- Counselors should be clear for themselves, and especially clients, what “brand” of religion they adhere to if they are going to put themselves out there as a faith-based counselor.
- Faith-based practices would be more focused on pastoral care or pastoral counseling and not so much on therapy in the traditional sense. The pastoral care/counseling could be therapeutic, and could be done with therapeutic intent.
- The provider of the services may or may not have had clinical training (licensed), but will have had some theological training
- They may or may not charge for the services they provide.
- They would offer services like “spiritual direction” which has a solely spiritual focus in helping a client with personal growth and development.
- The services provided would very likely be endorsed or supported by a particular church, synagogue, mosque or other religious institution.
- The primary focus would be to help clients using clinical and efficacious therapy practices. Spirituality and religion would not be a primary focus but could be part of the therapy work.
- Counselors and therapists would also be transparent about their faith and religious practices, but it would not be the method in which help was offered. And they would never push or proselytize that view point.
- They could join with the client around religious and faith traditions if the client’s faith was the same or similar but would make a distinction between when it was spiritual vs. clinical with the client.
- The provider would be clinically trained(licensed) and would have had some theological training.
- Could provide spiritual direction, but would absolutely make that distinction with the client and have clear boundaries around that.
- The services provided may or may not be endorsed or supported by a particular church, synagogue, mosque or other religious institution.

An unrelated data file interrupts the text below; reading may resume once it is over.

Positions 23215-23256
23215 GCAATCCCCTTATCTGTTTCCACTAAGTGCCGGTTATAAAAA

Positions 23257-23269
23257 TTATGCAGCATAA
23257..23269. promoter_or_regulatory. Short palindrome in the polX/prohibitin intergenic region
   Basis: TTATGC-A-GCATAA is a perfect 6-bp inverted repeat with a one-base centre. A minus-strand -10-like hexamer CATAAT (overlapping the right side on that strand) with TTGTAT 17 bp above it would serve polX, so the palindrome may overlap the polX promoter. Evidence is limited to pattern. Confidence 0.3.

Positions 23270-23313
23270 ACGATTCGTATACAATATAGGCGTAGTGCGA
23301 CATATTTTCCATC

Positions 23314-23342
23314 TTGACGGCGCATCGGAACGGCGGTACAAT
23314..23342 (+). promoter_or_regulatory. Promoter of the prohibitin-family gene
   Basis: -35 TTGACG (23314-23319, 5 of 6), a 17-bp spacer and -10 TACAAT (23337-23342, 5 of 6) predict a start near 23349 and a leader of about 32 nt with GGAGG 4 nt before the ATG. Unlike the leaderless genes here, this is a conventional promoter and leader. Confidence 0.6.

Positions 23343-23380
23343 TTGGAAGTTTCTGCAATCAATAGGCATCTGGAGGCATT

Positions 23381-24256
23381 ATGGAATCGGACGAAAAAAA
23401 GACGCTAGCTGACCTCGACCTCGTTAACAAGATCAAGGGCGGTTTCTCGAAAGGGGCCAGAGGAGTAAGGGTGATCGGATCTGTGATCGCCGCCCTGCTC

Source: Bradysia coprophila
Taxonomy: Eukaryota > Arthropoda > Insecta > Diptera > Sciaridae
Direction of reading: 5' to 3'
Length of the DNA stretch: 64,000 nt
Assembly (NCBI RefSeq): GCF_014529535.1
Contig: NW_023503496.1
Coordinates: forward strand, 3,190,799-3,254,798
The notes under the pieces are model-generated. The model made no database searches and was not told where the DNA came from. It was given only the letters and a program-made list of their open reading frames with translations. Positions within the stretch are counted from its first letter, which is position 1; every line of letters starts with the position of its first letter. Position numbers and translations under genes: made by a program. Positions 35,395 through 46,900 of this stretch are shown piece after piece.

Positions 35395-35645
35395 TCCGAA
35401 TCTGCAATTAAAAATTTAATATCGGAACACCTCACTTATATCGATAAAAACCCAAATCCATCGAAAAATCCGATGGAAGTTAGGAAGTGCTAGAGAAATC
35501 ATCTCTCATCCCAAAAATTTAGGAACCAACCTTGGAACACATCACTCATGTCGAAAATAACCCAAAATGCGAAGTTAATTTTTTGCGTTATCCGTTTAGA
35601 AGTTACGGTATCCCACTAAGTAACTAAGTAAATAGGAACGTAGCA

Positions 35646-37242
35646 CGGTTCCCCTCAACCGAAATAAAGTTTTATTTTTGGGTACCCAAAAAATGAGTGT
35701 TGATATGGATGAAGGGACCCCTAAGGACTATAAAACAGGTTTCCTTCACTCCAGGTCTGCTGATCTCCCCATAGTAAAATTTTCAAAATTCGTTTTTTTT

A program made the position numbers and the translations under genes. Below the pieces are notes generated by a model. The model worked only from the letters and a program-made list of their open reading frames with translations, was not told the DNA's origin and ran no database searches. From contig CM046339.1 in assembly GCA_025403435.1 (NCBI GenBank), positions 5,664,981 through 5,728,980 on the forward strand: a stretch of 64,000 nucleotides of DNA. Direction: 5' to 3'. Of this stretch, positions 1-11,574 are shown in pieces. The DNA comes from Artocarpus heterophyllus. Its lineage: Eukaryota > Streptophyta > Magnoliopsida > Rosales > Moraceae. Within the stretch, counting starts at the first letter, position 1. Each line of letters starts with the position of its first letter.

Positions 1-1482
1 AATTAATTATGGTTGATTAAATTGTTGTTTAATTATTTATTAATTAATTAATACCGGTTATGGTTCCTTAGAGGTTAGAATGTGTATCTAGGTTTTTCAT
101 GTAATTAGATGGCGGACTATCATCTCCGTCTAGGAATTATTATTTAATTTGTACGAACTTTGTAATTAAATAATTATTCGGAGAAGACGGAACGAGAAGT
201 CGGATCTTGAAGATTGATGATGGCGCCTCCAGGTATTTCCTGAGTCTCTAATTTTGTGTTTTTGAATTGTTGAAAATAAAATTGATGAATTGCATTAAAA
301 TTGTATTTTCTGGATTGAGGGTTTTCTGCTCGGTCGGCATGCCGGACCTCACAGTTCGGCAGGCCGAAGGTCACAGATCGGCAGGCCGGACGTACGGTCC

So for example, in my own practice I tell (actually fully disclose) people that I am a clergy person (Episcopal Church) and sometimes “wear a funny collar”. And despite all of that, I DO NOT have a religious agenda with my counseling and therapy. My focus is clinical. I also tell them though, if they ever want to talk about religious or spiritual things, we can do that, but they will not hear it from me first. I consider myself a “faith-informed” practitioner.
Keeping Ethical Boundaries
If you are thinking about using a “faith-based” or “faith-informed” approach form a niche, you really need to take into consideration ethics and efficacy. A person’s “faith” can inform who they are as a person. Even if a person considers themselves a “none” or even an atheist, when it comes to religion, that worldview or perspective somehow has an influence on who we are. So in that sense it is important to be aware of that in the therapy space.
All of our various ethical codes are pretty clear about how we treat people. We are bound by our ethics to treat all people as unbiased as possible regardless of race, sex, gender, sexual orientation or religion. Which also means we do our best to not project, or worse force, our own views onto our clients. So letting our own faith, beliefs, religious convictions or values come into the therapy session is something to be avoided. Especially the notion of approaches like “repratorative therapy” which discriminate and target LGBT people.
Help Not Harm
But what if someone is struggling with a faith or spiritual issue? Obviously if you do not feel qualified to to address those kinds of issues you would refer out. And do it in a way that is not going to “throw someone under the bus” spiritually and emotionally. People can be spiritually abused just like it is with emotional abuse.
At the core of most any religion is the desire to connect with something greater than ourselves. AND to show compassion and kindness to other human beings. So in essence treating people with dignity, acceptance and unconditional positive regard can be informed by our faith or simply informed by who we are as people.
Having a faith focus in our private practices can be a valued and important niche in many communities. But do it ethically and make the distinction between being “faith-based” or “faith-informed”.
By L. Gordon Brewer, Jr., MEd. LMFT – Gordon is the President and Founder of Kingsport Counseling Associates, PLLC. He is also a consultant and business mentor at The Practice of Therapy. Follow us on Twitter @therapistlearn. “Like” us on Facebook.